Ai Weiwei outside his studio that is under almost constant surveillance by Chinese authorities.

Ai has ruffled more than a few feathers in the Chinese government over the last decade with his unbridled pursuit of free expression and artistic commentary. Following several run-ins with the authorities, he’s been stripped of his passport, unable to leave the country. And so his fawning over the lazy resident felines of his Beijing studio, charting their every move like a proud parent, is part stop-and-smell-the-roses appreciation, part geopolitical necessity. For an internationally in-demand artist physically confined to a relatively minor art market, the ability to communicate and disseminate work over the internet is both a necessity and a godsend.

“For many years I’ve been carried away by this idea of talking to strangers,” says Ai, “talking to people you would never meet. And they would share their joy or their pain or anxieties. You can see how the Internet is really a celebration of the masses.”

Last November, the endlessly curious Ai broke through with his most engaging web-based work to date: the stark, ethereal “Moon,” a case study in 21st-century web-based collaborations and an alluring hint of what Ai’s future may hold. Co-conceived with Danish-Icelandic artist Olafur Eliasson, “Moon” combines Eliasson’s infatuation with natural phenomena and Ai’s penchant for web-based dissemination.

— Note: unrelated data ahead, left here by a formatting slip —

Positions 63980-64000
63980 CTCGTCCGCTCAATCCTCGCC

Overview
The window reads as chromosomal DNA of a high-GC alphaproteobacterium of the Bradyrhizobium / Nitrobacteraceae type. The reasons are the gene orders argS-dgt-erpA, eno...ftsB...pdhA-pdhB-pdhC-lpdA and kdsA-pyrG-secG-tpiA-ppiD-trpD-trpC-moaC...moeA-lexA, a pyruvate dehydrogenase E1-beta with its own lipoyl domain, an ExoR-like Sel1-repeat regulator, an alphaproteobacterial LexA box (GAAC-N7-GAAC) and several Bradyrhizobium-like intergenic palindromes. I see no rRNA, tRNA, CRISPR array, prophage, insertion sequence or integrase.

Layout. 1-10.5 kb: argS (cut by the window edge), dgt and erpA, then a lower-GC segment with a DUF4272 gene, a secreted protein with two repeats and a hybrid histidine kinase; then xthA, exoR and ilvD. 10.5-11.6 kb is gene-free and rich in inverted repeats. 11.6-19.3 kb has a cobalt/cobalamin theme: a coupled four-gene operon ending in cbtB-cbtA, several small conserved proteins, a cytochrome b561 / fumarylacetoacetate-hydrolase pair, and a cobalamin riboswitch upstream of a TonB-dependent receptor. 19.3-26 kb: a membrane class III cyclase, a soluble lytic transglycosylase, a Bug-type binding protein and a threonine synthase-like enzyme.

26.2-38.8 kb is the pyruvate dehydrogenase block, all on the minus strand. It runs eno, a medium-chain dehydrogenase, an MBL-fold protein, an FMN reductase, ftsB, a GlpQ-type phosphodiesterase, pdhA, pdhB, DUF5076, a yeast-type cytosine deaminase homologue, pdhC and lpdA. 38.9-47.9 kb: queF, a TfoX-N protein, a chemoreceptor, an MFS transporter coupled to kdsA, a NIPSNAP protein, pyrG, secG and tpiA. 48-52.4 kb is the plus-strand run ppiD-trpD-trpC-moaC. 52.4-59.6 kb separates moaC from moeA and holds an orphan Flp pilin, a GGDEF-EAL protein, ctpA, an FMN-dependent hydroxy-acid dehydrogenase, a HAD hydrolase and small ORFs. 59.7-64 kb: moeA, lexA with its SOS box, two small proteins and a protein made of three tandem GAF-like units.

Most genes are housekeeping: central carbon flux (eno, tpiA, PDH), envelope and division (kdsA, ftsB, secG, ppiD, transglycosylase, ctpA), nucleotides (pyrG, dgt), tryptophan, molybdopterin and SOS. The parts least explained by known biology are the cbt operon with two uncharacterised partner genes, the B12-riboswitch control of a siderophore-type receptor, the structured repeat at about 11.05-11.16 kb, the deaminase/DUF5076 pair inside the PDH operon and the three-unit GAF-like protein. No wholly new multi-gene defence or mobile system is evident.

“I’ve known Weiwei for a long time,” says Eliasson, “and we have spoken about art often enough. But we never had an opportunity to work together on something. I thought Ai’s situation would make that very difficult, but nowadays, the conversations we are having are not face-to-face; you can still share ideas disregarding the fact that you cannot be together.”

And so, “Moon” was born. The project is a digital platform (located at that urges users to stake out a quadrant of real estate on a lunar sphere and “make a mark” using a series of brushes and tools. The soft grey background recalls the squishy lunar regolith awaiting an astronaut’s bootprint, and the monochromatic palette maintains a clean simplicity. The site is a digital wall begging for graffiti, and like its celestial namesake, the appeal of “Moon” lies as much in its open possibility as its final form.

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